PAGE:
Is #UMC Conversation Still Possible?
Prominent United Methodist polity expert Dr. Thomas E. Frank has called upon the Council of Bishops to put a stop to church trials for clergy who disobey The Book of Discipline by blessing same-sex unions. Frank would prefer to see the Bishops lead the Church in “open conversation” with the aim of preserving the unity of the Church, which he believes is in peril if the trials continue to be prosecuted. I offered a response to Dr. Frank yesterday, and since then I’ve been thinking more about the call for conversation and the deep divide over human sexuality in the UMC. Here are a couple of reasons for why I wonder whether further fruitful conversation is a real possibility.
We’ve already done it
The call for open conversation about human sexuality seems to imply that this is a new route aimed at solving our problem. However, we’ve been having this conversation for over forty years. The conversation has taken place in our local churches, on the floors of our Annual Conferences, in our seminaries, in social media, blogs, and denominational publications. At the last General Conference, Adam Hamilton, Maxie Dunnam, Mike Slaughter, and others stood and engaged in open conversation. Like previous General Conferences, the variety of perspectives were put on the table. Suggestions for compromise were made. And, in the end, the authoritative body made a decision. The decision is not satisfying to all, but it is, nevertheless, a decision. And it is a decision not made without conversation. Frankly, it’s been a very, very long conversation. Given our history, do we really think that further “open conversation” is going to produce something that four decades of dialogue has not already produced?
Conversation is for non-essentials
One of the things we’ve learned in our extended dialogue over human sexuality is that both sides take their own view to be essential to their identity as followers of Christ. Advocates of changing the UMC incompatibility language are convinced their view is the faithful view; proponents of keeping the language think their view is the faithful view. Regardless of where we stand on the issue of human sexuality, surely we can agree that the both sides think their conviction is not only right but essential. In light of that we need to understand and agree that conversation is for secondary and peripheral matters, not essentials. If both sides think their view is essential to faithful ministry, further attempts to engage in dialogue are likely to lead only to more frustration, hurt, and damage to the people and the mission of the United Methodist Church. We need to be discerning and mature enough to recognize and admit when we come to an impasse.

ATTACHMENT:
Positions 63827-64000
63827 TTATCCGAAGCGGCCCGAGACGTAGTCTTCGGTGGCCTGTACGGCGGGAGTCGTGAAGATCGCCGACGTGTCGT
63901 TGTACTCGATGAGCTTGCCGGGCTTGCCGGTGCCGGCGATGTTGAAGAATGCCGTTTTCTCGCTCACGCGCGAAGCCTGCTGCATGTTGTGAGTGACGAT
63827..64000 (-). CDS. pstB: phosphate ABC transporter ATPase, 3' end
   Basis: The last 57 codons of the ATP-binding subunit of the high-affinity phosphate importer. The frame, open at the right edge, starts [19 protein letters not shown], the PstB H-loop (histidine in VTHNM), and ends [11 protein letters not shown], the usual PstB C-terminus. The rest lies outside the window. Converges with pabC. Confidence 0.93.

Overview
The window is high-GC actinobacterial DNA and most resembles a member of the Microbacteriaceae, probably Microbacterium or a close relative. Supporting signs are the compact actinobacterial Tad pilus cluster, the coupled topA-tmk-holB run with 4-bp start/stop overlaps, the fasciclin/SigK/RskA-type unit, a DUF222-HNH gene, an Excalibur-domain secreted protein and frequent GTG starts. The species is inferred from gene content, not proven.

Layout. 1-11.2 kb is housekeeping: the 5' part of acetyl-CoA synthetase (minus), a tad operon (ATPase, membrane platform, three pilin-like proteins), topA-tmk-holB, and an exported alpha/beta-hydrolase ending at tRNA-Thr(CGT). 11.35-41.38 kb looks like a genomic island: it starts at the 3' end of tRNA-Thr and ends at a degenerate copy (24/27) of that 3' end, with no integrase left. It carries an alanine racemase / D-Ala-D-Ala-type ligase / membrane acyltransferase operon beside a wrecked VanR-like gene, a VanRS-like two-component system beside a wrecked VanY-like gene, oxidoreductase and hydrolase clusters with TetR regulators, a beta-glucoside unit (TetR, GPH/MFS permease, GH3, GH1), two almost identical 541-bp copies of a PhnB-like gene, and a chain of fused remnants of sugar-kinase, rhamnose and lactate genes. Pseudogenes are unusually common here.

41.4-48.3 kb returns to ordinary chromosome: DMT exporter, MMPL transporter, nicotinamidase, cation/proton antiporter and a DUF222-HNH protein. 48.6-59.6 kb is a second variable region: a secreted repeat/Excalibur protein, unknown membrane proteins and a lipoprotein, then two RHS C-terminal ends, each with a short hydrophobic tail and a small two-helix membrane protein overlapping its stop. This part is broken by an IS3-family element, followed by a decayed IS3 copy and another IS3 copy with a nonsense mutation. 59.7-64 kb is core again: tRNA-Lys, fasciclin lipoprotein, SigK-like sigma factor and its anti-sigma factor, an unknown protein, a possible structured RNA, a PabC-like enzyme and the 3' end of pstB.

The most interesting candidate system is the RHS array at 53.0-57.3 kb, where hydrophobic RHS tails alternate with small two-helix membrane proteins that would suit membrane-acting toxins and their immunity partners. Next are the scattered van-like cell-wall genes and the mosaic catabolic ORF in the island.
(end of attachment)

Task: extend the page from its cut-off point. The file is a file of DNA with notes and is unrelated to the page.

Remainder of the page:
Not an end in itself
Finally, we need to recognize that conversation serves the purpose of finding direction and making decisions. Once we have listened to the other side and articulated our own view, it’s time to decide how to move forward. Conversation is not an end in itself. It is a tool, an instrument, a means to the end of discerning what to do next. We’ve had the conversation. Our authoritative body has made decision after decision. Some are persuaded that those decisions are wrong and unjust. So, what do we do next? Do we expect further conversation to bring real results that will satisfy all the concerned parties? Or will further conversation be the equivalent of putting a band-aid on the deep, deep wound of division in the UMC?
Let me conclude by saying that I’m all for fruitful conversation. If we can find a way to engage one another and authentically preserve the unity of the United Methodist Church, then, by all means, let’s do that. The problem is that I find it difficult to imagine both sides coming to the table and working out a mutually satisfying arrangement, because preserving authentic unity means that one side will have to yield what they take to be essential.
What do you think? Is there a way for forward for the United Methodist Church? Can we have a fruitful dialogue at this point?